The Unexploited Potential of Citizen Science

A new study highlights the significant yet underutilized role of participatory citizen science in advancing soil health. The research showcases how engaging the public not only enhances data collection but also fosters a broader commitment to sustainable soil management.

Photo: Felice Drott/AGES

In an innovative new study published in the EJP SOIL Special Issue of the European Journal of Soil Science, researchers have spotlighted the untapped potential of participatory soil citizen science across Europe. The study, led by Dr. Taru Sandén from the Austrian Agency for Health and Food Safety and Chantal Gascuel-Odoux and Eloise Mason the French National Research Institute for Agriculture, Food, and the Environment, reviewed a range of citizen science projects focused on agricultural soils.

Soils play a crucial role in agriculture and climate mitigation but face significant threats from unsustainable management practices. Through a detailed analysis of past and current projects, Dr. Sandén’s and Dr. Gascuel-Odoux’s team evaluated twenty-four European initiatives against the ten principles of citizen science. The results published in the special EJP SOIL issue of EJSS, demonstrate that these projects not only foster public involvement but also generate vital data on soil health indicators such as biodiversity, vegetation cover, and soil organic carbon.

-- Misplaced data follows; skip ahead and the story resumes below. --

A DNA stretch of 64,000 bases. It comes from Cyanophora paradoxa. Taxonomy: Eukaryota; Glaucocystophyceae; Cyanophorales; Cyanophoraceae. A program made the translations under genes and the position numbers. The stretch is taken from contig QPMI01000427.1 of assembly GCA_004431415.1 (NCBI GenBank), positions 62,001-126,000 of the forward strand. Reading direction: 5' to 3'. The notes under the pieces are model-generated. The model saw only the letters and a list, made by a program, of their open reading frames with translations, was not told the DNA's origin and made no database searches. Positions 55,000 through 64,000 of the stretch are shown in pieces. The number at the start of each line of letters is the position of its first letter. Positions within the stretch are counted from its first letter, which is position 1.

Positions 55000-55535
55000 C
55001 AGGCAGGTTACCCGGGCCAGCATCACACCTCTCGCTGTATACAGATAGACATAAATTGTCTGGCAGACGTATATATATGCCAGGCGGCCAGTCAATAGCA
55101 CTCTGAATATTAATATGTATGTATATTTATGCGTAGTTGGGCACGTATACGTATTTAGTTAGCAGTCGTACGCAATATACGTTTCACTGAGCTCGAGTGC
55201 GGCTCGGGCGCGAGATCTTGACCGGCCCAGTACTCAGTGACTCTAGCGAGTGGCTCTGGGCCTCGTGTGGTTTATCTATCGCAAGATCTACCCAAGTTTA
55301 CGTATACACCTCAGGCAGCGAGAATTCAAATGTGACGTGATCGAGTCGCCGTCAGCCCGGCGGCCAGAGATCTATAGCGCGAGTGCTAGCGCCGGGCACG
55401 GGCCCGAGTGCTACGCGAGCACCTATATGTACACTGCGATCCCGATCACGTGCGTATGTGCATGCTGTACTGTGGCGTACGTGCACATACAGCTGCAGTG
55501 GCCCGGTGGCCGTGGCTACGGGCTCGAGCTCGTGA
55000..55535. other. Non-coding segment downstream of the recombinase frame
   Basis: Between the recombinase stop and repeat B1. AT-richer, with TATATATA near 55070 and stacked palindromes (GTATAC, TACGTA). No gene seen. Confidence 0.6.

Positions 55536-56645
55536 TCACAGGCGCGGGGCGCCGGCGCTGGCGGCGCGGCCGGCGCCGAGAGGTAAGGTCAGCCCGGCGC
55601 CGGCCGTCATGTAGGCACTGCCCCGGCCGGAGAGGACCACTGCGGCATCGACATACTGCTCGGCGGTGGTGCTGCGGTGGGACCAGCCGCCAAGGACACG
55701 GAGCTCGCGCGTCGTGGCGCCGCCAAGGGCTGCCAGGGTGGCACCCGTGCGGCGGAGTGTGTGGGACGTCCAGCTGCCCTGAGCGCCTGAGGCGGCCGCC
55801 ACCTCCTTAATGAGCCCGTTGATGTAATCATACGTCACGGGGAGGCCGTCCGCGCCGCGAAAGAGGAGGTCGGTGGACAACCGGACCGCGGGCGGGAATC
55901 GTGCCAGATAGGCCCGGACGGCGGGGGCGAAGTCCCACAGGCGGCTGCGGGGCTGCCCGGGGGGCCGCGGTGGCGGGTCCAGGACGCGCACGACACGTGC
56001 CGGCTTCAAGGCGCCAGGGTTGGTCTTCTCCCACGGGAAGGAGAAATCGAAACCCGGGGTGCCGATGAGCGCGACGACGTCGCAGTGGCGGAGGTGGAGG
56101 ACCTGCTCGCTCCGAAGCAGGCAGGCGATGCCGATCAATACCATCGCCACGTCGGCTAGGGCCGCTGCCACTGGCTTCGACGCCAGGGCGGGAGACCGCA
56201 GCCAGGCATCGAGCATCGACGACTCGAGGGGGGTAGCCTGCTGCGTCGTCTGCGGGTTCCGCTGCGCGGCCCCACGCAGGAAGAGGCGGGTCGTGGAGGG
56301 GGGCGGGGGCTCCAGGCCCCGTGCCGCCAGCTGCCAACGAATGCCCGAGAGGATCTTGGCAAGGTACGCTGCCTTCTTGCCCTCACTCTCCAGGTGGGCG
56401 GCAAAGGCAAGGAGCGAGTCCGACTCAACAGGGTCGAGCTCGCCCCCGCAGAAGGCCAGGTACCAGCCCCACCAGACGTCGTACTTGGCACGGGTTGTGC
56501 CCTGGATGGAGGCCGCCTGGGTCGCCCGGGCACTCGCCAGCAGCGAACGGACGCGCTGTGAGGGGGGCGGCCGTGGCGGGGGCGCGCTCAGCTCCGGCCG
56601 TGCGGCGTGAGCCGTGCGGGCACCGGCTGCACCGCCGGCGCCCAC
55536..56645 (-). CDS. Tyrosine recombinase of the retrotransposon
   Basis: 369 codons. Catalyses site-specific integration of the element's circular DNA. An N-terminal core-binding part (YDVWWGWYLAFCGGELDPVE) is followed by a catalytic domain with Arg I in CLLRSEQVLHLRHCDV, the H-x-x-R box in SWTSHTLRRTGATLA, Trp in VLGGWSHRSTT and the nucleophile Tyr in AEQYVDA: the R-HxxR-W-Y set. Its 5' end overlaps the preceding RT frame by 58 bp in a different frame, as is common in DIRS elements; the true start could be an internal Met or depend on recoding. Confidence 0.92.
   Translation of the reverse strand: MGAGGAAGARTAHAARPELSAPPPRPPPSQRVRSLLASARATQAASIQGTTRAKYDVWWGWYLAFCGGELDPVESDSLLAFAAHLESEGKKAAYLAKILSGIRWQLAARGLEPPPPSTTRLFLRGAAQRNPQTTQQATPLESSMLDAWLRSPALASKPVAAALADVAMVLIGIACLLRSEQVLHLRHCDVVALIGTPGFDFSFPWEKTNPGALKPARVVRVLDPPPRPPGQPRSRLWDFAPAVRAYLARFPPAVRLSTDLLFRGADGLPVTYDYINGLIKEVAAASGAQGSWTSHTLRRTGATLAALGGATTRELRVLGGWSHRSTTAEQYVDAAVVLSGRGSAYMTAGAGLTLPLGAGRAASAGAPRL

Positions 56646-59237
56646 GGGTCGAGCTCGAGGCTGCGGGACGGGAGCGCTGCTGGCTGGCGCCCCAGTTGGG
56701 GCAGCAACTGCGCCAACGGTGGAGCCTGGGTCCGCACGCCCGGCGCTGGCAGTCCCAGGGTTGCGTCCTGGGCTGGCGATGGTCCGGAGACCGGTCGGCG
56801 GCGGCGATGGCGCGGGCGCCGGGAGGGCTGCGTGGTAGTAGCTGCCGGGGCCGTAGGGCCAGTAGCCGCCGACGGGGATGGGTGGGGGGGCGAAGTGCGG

"Citizen science projects offer an excellent yet underutilized opportunity for enhancing soil health research," Dr. Sandén explained.

"Our analysis showed that projects aligning closely with the ten principles of citizen science are particularly effective in contributing to our understanding of soil health."

The study highlights that engaging the public is beneficial for research, enriching it with diverse insights while simultaneously improving participants' understanding of soil health issues. This can lead to more informed and sustainable environmental practices.

Looking forward, the research suggests strategic measures to integrate citizen science more deeply into mainstream soil health research. These include improving the visibility and accessibility of citizen science projects, enhancing collaborative efforts between scientists, policymakers, and the public, and ensuring the long-term engagement of participants.

"As we look to restore and preserve soil health across Europe, embracing the potential of citizen science could be key," said Dr. Sandén.

"By involving citizens more directly, we not only gather valuable data but also build a community that is informed and passionate about soil conservation."

For more information on this innovative study and to further explore the participatory approach to soil science, read the full paper in the European Journal of Soil Science here.